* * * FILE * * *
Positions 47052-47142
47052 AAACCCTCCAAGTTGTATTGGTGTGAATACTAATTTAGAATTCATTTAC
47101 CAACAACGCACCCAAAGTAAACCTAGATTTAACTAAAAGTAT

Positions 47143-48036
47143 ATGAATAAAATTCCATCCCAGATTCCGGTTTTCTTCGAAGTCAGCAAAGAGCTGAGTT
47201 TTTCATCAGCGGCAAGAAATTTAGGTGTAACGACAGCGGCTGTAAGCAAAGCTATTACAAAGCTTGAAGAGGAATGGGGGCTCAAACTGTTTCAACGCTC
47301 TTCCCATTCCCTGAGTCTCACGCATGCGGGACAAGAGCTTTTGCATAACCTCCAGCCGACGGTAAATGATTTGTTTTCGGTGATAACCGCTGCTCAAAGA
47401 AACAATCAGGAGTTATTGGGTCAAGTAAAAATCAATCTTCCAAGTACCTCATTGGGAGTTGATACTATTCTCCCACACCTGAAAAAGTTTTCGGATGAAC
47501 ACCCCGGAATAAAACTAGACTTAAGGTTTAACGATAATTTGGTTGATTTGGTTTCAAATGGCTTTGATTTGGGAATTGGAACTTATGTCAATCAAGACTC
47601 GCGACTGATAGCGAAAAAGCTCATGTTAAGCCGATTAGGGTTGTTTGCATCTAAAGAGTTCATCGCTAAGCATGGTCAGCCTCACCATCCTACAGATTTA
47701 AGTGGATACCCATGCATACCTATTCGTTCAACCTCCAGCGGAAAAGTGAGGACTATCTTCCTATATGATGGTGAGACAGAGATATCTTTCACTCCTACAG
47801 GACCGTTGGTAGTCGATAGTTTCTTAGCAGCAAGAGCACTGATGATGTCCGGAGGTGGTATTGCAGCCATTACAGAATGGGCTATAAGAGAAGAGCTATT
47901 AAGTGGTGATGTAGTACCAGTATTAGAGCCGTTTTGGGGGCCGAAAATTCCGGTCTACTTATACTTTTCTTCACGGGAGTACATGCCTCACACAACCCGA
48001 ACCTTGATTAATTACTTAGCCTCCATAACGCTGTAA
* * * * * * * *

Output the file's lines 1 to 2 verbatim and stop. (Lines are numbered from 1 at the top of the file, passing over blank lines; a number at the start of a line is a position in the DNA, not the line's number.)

Positions 47052-47142
47052 AAACCCTCCAAGTTGTATTGGTGTGAATACTAATTTAGAATTCATTTAC